"We are coming out with the beginnings of, I think, a whole new geography of search itself, of how the front page looks -- the home page, of how you use search," Diller said. "I have not seen anything that anyone is doing that is anywhere near it."

Source:Reuters

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Elena Perotti

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2006-10-27 11:08

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Newspapers’ transition to the online world – which has been reportedly slow apart from a few exceptions – has been graded a disappointing ‘B-‘ by Steve Outing, interactive media reporter for Editor & Publisher. But he also digs out a few solutions. The challenge, as he puts it, is to transform the traditional newspaper into modern media while keeping a sufficient cash-flow to provide quality journalism. Outing criticized the persistent lack of video and audio on most newspaper websites, citing as a reverse example the Washington Post, which has won several awards for its video journalism. According to Outing, the seemingly heretical audio and video media – heretical because they are not writing – are a necessary means for newspapers to remain competitive and appealing. “I think newspapers should be wise to offer a better mix of content formats – and cease being so word-dominated,” Outing wrote. A strong believer in the convergence of media – well, it’s happening and it’s undeniable.

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Rory Satran

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2006-10-27 11:05

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After buying the social networking site last July, Rupert Murdoch's News Corp. is rumored to be in acquisition talks with the social news site Digg.com. The MySpace purchase is generally viewed as a triumph as the sites traffic has quickly exploded, reaching the status of most viewed site in America in the summer of 2006. Digg currently ranks in the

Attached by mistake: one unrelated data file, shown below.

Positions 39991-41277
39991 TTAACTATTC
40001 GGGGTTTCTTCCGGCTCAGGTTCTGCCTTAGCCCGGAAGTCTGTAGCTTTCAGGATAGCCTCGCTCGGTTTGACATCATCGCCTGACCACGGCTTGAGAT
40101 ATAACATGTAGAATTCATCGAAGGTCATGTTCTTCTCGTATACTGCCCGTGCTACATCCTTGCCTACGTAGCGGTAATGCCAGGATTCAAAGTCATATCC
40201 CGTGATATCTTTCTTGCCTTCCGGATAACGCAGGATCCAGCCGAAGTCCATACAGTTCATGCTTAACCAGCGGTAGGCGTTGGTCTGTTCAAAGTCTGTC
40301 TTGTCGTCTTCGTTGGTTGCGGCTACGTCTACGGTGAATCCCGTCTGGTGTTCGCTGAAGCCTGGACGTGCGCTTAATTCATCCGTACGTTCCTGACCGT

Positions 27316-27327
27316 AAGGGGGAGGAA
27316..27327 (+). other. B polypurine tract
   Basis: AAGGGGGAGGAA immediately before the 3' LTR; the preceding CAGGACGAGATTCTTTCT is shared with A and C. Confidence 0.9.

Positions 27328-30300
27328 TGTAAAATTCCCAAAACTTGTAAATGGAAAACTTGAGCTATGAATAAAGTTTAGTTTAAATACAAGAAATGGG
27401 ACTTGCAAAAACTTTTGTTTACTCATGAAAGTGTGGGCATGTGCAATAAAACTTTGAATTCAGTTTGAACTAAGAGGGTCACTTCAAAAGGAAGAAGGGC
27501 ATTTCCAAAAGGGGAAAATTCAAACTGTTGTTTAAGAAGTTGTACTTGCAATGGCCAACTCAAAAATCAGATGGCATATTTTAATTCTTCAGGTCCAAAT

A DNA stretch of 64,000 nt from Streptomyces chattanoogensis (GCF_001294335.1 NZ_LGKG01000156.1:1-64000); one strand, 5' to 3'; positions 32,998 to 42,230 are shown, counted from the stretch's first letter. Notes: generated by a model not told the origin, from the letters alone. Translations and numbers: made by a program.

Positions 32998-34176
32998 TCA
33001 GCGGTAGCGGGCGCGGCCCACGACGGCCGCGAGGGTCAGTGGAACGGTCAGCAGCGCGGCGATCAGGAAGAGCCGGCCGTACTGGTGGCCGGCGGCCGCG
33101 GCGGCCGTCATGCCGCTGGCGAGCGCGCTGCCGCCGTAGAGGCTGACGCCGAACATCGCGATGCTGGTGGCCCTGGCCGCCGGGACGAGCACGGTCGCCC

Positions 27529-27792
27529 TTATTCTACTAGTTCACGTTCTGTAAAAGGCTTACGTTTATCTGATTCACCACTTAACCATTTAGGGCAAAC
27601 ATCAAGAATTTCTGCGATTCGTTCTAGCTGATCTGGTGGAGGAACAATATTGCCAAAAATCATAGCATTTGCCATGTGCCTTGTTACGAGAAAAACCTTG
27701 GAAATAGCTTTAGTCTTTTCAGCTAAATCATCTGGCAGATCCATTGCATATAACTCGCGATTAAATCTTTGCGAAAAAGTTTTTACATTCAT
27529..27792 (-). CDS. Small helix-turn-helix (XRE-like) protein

According to Alexa.com, Digg currently ranks in the top 100 most viewed websites and attracts between 8 and 10 million unique visitors per day. This is a substantial amount less than the 20 million users that Digg claims it has.

Digg is looking to sell for a minimum of $150 million but has not yet received a satisfactory offer.

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John Burke

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2006-10-27 09:31

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The Los Angeles Times is a prime example of a major American metro newspaper whose national and international news is trumped by news agencies and larger papers like the New York Times while its regional coverage remains inferior to local publications. Currently faced with huge losses in circulation coupled with pressure from shareholders, LAT is struggling to redefine itself in order to maintain its relevancy. A two-pronged approach is necessary: exploit local resources and diversity while overhauling the substandard website.